4 April 2018Reading time 4 minutes

A tit-for-tat trade war not enough to take global markets down

All eyes were on President Trump's Twitter feed this morning, and he did not disappoint. Now, the question is whether the US chooses to escalate this trade fight further. If it does, it would be a paradigm shift for global markets - one that could see a sustained sell-off in risky assets, as well as a broader flight-to-safety in FX and bond markets

A trade war is the number one risk for global markets

China has retaliated to the US plans to impose tariffs on its goods. Stock markets have fallen after this tit-for-tat action. So where are we and what's likely to happen next? 

ING's FX Strategist, Viraj Patel, looks at the options and assesses how major currency pairs might react.

Fears of a trade war between the world's two largest economies seemed to have returned today as President Trump tweeted this morning, "We are not in a trade war with China, that war was lost many years ago by the foolish, or incompetent, people who represented the US. Now we have a trade deficit of $500 billion a year, with intellectual property theft of another $300 billion. We cannot let this continue!"

But after Beijing's response earlier today of a reciprocal 25% tariff package on US imports including soybeans, aeroplanes and automobiles - we're now in TradeWar Scenario 2.

In isolation, trade wars don't cause a global downturn - nor a sustained sell-off in risky assets

Anyone who thought China would bow to a protectionist US administration only needs to look at how quick the response came. It looks like major trading partners are ready to react even to the detriment of their own economy and global markets.  But it's worth bearing in mind that trade wars are a lose-lose situation because political logic is usually dictating rather than any economic rationale.

Our immediate reaction to China news corroborates what we expected for currency markets in a cold trade conflict:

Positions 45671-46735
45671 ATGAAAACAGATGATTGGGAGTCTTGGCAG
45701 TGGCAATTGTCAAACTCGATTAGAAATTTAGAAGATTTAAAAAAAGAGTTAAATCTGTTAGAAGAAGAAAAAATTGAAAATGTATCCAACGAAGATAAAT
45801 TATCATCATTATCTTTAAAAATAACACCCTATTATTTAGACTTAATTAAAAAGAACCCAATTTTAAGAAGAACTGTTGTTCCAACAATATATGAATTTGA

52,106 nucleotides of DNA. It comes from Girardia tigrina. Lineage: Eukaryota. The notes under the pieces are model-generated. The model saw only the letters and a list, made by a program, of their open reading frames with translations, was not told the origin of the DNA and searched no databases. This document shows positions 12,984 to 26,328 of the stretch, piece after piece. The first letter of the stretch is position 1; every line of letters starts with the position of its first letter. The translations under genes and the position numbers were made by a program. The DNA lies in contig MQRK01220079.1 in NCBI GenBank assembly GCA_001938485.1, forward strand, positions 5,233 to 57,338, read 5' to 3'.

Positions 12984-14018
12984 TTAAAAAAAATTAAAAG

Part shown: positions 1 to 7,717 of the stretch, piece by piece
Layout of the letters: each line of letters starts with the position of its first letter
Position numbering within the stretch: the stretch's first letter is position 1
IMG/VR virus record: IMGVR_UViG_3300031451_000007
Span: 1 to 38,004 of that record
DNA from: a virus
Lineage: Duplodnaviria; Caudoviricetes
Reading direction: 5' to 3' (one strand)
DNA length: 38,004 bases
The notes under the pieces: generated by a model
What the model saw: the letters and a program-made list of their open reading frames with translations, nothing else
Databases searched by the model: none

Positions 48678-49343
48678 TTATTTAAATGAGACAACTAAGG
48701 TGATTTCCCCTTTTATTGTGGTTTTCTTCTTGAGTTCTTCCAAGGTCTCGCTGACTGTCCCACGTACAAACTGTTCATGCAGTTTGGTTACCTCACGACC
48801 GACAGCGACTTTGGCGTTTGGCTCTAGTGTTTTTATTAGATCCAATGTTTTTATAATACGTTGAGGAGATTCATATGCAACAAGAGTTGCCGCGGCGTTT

• The Japanese yen seems to be the best vehicle to hedge for escalating TradeWar (target 100)
  • The Swiss franc, euro, and sterling are up against a politically weak dollar
  • The Australian and Canadian dollar are a proxy sell for US-China trade tensions while the New Zeland dollar is a relative haven in the commodity space

Other markets showed a typical risk-off response initially: Treasury yields were lower, gold went higher, US stocks declined by around 1.5-2.0% on open. However, the follow through to FX markets has been limited.

ING FX Strategy. *SOEs = Small Open Economies
ING FX Strategy. *SOEs = Small Open Economies

Tit-for-tat tariffs still keep us in the realms of Defcon 3 when it comes to trade wars - or what we like to call a cold trade conflict as explained in scenario 2 in our graphic. 

But for global market dynamics to transition from a cold trade conflict to an actual global trade war, we need to see either:

(1) A broadening of current US protectionist measures to other countries and sectors – and here we highlight US tariffs on EU car imports as the flagship policy.

(2) The US administration reacting to any retaliatory tariffs from China – by imposing larger and potentially blanket tariffs on all Chinese imported goods.

Either of these would be a substantial rise in the average world tariff rate in a way that requires global markets to take significant notice.

In isolation, trade wars don't cause a global downturn - nor a sustained sell-off in risky assets. But what has typically amplified the risks around a trade war is if it coincides with either rise in geopolitical or foreign policy risks or if increased protectionism occurs alongside a slowdown in the global economy. We would put the first as a bigger risk than the latter, though neither are non-negligible.

It is the signalling channel of US trade policy that has been the key driver for the USD in prior ‘trade war’ episodes. Protectionist measures implicitly signal the US administration's desire for a weaker USD – and such expectations are likely to be entrenched in FX markets until credibly broken.